From Andrew Marvell's “To His Coy Mistress”:
In Marvell's poem, written in the 17th century, the narrator entreats a woman he desires to set aside her modesty and sleep with him already. The line Eliot alludes to occurs at a transition in the poem. The narrator begins by telling the woman how he would praise her if he had eternity to do so. Because time is short, however, her coyness is a terrible waste and they should put their youthful bodies to use before they wither and die.
Several images used by Marvell resonate with the The Waste Land: eternity is a desert, the woman's honor is turned into dust, the narrator's lust into ashes. These morbid images contrast with the lighter images from earlier in the poem, leading some commenters to argue that “To His Coy Mistress” is intended ironically. That reading jibes better with the world of The Waste Land, where sex is mechanical, meaningless, and destructive.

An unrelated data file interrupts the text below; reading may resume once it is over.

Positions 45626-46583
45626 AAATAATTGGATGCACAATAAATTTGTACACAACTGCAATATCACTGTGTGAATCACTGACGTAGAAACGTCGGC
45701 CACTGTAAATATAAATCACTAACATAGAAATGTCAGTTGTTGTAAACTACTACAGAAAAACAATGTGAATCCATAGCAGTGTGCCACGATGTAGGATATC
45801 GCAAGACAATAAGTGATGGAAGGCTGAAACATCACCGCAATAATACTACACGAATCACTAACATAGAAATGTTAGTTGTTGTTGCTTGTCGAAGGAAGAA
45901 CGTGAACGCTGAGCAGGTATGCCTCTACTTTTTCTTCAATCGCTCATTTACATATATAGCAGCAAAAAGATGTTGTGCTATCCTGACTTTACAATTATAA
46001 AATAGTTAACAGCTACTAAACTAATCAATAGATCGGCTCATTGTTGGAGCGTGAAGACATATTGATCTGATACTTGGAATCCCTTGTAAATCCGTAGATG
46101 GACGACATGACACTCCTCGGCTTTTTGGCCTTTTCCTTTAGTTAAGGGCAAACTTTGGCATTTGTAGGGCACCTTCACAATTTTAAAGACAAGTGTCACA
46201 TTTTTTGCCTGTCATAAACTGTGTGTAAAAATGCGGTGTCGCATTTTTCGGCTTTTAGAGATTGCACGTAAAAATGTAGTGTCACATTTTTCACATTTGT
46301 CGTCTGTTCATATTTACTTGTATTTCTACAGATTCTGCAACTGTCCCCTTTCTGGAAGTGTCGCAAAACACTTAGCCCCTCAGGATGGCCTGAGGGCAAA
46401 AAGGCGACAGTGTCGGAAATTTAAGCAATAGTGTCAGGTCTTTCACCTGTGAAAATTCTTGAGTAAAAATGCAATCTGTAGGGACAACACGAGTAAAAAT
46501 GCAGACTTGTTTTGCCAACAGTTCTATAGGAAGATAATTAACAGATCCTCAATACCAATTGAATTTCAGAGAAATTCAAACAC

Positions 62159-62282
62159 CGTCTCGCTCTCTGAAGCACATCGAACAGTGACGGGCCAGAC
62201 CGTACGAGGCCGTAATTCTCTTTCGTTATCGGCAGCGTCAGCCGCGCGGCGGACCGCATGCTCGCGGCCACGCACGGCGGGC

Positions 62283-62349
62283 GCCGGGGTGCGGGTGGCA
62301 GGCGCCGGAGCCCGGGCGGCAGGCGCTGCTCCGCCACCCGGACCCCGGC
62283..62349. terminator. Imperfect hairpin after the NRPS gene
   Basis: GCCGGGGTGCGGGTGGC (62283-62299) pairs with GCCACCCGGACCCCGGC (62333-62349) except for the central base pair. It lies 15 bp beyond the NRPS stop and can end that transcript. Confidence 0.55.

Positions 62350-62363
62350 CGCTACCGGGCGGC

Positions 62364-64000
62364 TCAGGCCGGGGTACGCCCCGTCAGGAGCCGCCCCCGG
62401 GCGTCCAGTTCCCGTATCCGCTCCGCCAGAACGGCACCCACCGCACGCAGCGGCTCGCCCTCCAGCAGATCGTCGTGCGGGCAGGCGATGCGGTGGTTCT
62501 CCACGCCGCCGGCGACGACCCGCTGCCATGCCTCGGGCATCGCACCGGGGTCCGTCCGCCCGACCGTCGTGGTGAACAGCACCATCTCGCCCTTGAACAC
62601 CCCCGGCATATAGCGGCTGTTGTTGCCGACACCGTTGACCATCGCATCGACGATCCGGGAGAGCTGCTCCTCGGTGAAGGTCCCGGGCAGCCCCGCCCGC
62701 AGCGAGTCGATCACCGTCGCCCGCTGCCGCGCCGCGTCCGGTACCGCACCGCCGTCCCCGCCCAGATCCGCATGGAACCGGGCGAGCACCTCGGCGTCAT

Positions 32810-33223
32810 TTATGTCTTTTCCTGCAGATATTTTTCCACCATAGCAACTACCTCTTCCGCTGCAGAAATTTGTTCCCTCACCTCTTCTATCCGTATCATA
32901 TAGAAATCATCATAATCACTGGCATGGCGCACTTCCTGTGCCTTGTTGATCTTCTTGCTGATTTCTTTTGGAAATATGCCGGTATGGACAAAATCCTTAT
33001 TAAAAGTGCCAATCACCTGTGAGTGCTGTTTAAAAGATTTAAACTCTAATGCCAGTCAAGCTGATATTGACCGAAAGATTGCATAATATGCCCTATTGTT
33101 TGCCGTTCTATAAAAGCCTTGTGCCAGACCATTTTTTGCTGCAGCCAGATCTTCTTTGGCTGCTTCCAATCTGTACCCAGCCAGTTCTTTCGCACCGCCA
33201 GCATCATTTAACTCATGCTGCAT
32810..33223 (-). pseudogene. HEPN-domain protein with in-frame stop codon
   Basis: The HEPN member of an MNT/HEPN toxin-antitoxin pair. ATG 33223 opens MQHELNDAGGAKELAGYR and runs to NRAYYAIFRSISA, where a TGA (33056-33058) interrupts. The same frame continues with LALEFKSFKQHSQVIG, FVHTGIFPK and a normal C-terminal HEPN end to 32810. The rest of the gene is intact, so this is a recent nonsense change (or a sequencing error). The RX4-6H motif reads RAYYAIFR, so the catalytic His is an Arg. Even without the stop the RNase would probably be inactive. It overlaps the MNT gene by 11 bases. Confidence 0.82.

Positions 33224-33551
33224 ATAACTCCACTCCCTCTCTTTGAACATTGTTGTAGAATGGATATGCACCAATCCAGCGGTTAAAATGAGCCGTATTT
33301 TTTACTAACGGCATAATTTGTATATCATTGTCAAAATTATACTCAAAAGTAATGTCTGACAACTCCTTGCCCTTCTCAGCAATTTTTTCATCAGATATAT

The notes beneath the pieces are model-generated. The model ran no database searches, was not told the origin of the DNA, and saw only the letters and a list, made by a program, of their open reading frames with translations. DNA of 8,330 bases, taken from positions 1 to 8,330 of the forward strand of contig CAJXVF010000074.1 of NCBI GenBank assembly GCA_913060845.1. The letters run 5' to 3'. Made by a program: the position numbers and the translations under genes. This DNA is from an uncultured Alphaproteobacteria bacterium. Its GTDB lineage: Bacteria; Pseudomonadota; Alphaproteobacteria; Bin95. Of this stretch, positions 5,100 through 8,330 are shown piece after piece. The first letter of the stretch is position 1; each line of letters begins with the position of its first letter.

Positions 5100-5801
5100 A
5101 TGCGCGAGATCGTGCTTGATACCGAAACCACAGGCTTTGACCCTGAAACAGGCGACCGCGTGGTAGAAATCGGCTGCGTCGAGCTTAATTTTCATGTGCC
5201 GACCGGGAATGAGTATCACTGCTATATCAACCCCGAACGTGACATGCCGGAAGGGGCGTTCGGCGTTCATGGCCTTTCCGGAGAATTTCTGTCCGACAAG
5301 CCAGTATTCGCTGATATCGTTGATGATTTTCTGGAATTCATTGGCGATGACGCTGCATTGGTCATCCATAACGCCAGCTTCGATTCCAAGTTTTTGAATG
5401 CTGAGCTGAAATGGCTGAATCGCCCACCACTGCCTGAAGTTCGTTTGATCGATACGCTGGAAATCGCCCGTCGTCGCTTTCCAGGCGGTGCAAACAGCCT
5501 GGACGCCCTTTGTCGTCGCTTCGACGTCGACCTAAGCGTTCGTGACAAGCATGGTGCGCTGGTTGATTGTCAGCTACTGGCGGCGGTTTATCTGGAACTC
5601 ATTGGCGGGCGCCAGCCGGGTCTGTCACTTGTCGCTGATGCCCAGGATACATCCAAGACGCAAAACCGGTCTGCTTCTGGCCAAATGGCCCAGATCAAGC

Eliot alludes to the same line earlier in The Waste Land: